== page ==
Energy is a key enabler of a country’s or a region’s economic development. But the increased reliance on carbon-emitting sources such as fossil fuels and others has made the energy industry a significant contributor to environmental impacts of the economy. Since most countries have adopted the Paris Agreement, efforts to contribute to a low-carbon community are gaining pace. The middle east region is expected to emerge as a key player and facilitate the sustainable development of energy systems and carbon emission reduction goals.
Considering the World Bank report, the Middle East and North Africa (MENA) region contributes about 7 percent of the total annual 32 Gigatons of carbon dioxide (CO2). As the Gulf has the largest emission footprint in the world, most MENA countries have a gas emissions footprint below the world average. Despite this, the region is under severe heat and water stress with little effort for adaptability.
In the Middle East, countries, particularly Iran, Saudi Arabia, Kuwait, and the UAE, nearly account for 76 percent of the region’s energy-related emissions and 77 percent of total energy consumption.
Middle East Sustainable Energy Trends
In the last few years, the population burst has significantly propelled energy demand across the economies in the Middle East. To fulfill every citizens’ needs and support economic activities, many countries in the region rely on fossil fuels. However, progressive governments in the region are now expediting investments in renewable energy including solar and waste to energy. According to the Middle East Solar Industry Association, MENA countries could witness combined investments of up to US$1 trillion during 2019-2023. This investment will help explore alternative energy sources that are more efficient and environmentally friendly.
Furthermore, a recently published report by Frost and Sullivan revealed that the renewable energy market in the Middle East will increase 18 times from solar and wind energy by 2025. Countries including UAE, Saudi Arabia, Qatar, Oman, Kuwait, Bahrain, Iraq, Iran, Jordan, and Lebanon, will invest US$182.3 billion to add up to 57GW of capacity by the projected year. This will substantially accelerate a shift from carbon-emission energy sources to green and sustainable energy systems to achieve an entirely sustainable program.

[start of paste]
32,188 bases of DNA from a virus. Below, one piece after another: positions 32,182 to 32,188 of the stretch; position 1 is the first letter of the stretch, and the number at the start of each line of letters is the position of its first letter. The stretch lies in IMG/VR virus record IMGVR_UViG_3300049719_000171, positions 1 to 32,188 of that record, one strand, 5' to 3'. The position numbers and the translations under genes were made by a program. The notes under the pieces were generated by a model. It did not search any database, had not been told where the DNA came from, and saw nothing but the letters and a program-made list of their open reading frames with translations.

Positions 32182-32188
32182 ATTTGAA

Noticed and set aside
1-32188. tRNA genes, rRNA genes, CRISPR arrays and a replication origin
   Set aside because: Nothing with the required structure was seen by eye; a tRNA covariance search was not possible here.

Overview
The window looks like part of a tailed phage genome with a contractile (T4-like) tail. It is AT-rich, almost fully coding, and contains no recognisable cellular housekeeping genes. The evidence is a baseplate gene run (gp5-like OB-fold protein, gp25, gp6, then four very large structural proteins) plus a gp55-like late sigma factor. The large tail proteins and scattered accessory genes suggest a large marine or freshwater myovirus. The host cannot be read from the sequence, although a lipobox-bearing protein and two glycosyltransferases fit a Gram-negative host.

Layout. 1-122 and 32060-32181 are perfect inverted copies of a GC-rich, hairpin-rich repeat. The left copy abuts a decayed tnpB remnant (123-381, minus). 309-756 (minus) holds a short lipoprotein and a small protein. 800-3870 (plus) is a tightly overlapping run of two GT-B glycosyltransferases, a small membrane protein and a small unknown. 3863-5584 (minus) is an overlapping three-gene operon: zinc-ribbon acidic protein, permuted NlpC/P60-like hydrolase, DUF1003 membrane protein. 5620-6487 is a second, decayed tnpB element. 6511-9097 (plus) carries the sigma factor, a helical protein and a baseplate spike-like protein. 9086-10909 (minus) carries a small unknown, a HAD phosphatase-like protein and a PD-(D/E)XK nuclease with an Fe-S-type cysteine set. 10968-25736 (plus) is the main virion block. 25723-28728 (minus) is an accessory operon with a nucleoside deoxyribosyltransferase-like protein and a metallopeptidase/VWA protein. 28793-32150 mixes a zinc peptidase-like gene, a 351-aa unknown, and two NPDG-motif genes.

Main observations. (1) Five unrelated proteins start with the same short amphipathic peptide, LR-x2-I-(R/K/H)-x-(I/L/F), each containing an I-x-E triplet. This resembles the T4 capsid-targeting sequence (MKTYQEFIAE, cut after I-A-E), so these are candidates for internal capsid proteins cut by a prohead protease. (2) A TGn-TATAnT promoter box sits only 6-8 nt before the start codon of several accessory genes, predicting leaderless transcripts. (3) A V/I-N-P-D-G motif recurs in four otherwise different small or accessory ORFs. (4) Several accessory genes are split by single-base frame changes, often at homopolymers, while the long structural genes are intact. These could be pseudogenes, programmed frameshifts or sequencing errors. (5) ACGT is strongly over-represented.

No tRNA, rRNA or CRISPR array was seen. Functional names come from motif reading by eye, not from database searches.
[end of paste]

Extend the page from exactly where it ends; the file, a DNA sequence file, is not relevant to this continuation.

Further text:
Last year, the Middle East Energy Dubai trade event at Dubai World Trade Centre emphasized the need for investment of US$109 billion in power infrastructure required in the region over the next five years. This event was of utmost importance for India as the country’s export to the UAE was a provisional US$24.27 billion in FY20. As per the report, the National Investment and Infrastructure Fund (NIIF) signed an investment agreement of US$1 billion with a wholly-owned subsidiary of the Abu Dhabi Investment Authority in November 2017, to invest in energy, transportation and other infrastructure sectors in India.
The Middle East region has also set clean energy goals to accomplish sustainability in the region. The UAE government, for instance, intends to invest US$163.3 billion by 2050 to meet growing energy demand and ensure sustainable growth for the country’s economy. The Saudi Arabia government has also set a clean energy target of 58.7GW by 2030, as the energy consumption in the country is estimated to rise threefold from current levels by 2030.